Varicella Vaccination of Immunocompromised Children

Levin, Myron J.
March 2008
Journal of Infectious Diseases;Mar2008 Supplement 2, Vol. 197, pS200
Academic Journal
Background. Exposure of immunocompromised children to varicella often requires postexposure prophylaxis. Exposures requiring this management are often not recognized. Varicella can he a severe disease when it occurs in immunocompromised children, in spite of antiviral therapy. Varicella exposure and varicella in these children can also disrupt scheduled therapy for their underlying illness. Both postexposure prophylaxis and treatment of varicella are likely to be expensive and use significant medical resources. Numerous trials have been undertaken to vaccinate children who are immunocompromised by a variety of conditions and therapies that depress their immune function. Methods. Clinical trials of varicella vaccine administration to immunocompromised children that were reported since 1975 were identified in the Ovid medical database. Reports were selected for analysis and discussion on the basis of their completeness and the utility of their conclusions. Results. Vaccination before immune compromise is discussed as a strategy for some settings. The obstacles, potential opportunities, and success in varicella vaccination for immunocompromised children are separately analyzed for (1) children with leukemia and other malignancies, (2) human immunodeficiency virus-infected children, and (3) children with hematopoietic stem cell or solid-organ transplantation. Conclusions. Vaccination before immune compromise is often successful, and the vaccine-induced response is usually partially or fully protective. In many treatment settings, it is possible to safely vaccinate once the level of immune suppression has been reduced. Targets for future research are outlined. A consensus conference should be undertaken to develop guidelines for the use of varicella vaccine in immunocompromised children.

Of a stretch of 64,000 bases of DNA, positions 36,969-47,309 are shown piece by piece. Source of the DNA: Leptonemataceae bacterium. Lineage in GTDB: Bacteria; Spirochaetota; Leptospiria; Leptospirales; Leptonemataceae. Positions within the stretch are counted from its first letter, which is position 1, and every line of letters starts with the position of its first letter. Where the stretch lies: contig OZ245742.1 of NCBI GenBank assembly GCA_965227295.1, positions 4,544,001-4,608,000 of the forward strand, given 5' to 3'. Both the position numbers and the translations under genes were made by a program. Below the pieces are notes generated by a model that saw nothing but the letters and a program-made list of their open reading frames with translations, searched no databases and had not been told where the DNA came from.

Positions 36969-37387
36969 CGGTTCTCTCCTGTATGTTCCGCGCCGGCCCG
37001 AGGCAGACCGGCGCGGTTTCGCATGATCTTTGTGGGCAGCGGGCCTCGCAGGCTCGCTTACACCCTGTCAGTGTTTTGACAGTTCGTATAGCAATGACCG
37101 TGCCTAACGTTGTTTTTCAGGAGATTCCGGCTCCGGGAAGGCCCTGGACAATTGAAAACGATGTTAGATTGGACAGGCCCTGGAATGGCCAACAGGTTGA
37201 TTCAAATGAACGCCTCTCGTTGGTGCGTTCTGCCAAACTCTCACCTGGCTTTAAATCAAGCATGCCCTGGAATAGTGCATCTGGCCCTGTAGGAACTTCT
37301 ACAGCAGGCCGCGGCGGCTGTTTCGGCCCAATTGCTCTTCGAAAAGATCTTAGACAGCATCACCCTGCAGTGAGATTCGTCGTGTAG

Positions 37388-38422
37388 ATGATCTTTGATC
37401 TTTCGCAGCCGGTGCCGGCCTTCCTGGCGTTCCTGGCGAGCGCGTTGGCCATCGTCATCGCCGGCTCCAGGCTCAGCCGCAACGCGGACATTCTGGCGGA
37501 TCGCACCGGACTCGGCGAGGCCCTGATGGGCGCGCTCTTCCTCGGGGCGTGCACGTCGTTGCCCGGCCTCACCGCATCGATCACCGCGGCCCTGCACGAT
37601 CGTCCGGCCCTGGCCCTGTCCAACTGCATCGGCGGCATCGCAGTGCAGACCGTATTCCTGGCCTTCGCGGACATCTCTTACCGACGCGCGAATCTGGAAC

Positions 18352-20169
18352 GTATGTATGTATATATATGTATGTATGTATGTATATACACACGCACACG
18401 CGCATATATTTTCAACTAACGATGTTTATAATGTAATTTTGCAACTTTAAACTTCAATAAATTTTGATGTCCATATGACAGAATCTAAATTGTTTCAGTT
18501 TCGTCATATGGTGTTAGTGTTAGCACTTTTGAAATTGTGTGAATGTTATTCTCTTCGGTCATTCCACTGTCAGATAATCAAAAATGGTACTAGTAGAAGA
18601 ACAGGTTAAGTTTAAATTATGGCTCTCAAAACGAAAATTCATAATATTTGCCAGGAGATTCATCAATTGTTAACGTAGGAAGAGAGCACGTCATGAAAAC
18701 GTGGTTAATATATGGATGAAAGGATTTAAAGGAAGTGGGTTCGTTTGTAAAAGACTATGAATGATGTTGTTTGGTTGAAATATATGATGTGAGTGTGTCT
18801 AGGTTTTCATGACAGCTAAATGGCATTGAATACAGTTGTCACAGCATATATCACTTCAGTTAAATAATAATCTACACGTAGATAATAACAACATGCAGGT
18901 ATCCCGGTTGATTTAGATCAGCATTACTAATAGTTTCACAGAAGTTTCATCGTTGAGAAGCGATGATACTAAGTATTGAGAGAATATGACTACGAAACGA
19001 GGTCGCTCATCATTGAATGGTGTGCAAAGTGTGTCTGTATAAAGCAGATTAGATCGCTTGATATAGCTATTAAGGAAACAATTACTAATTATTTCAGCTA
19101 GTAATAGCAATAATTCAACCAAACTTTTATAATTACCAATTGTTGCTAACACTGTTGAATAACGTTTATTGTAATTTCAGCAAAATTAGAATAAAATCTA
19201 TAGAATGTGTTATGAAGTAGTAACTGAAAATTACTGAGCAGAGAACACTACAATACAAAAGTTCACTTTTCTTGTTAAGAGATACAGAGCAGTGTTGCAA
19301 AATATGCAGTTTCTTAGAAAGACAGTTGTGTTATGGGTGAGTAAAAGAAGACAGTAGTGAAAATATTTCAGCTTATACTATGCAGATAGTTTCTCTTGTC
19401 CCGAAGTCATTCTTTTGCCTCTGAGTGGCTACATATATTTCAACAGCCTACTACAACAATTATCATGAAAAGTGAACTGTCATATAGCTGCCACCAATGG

Related Articles

  • Development of Varicella Vaccine. Takahashi, Michiaki; Asano, Yoshizo; Kamiya, Hitoshi; Baba, Koichi; Ozaki, Takao; Otsuka, Terumasa; Yamanishi, Koichi // Journal of Infectious Diseases;Mar2008 Supplement 2, Vol. 197, pS41 

    The Oka strain of varicella-zoster virus (VZV) was first isolated from vesicles of an otherwise healthy 3-year- old boy with typical varicella. The virus was passaged 11 times in human embryonic lung fibroblasts at 34°C and 12 times in guinea pig embryo fibroblasts (GPEFs) at 37°C. GPEFs...

  • Perspective on Live Varicella Vaccine. Gershon, Anne A.; Katz, Samuel L. // Journal of Infectious Diseases;Mar2008 Supplement 2, Vol. 197, pS242 

    The attenuation of varicella-zoster virus (VZV) by Takahashi in 1974 was a remarkable achievement. It swiftly led to development of a live vaccine against chickenpox, which was initially tested in Japan. With its successful employment in immunocompromised children to prevent morbidity and...

  • Risk of Herpes Zoster in Adults Immunized with Varicella Vaccine. Hambleton, Sophie; Steinberg, Sharon P.; Larussa, Philip S.; Shapiro, Eugene D.; Gershon, Anne A. // Journal of Infectious Diseases;Mar2008 Supplement 2, Vol. 197, pS196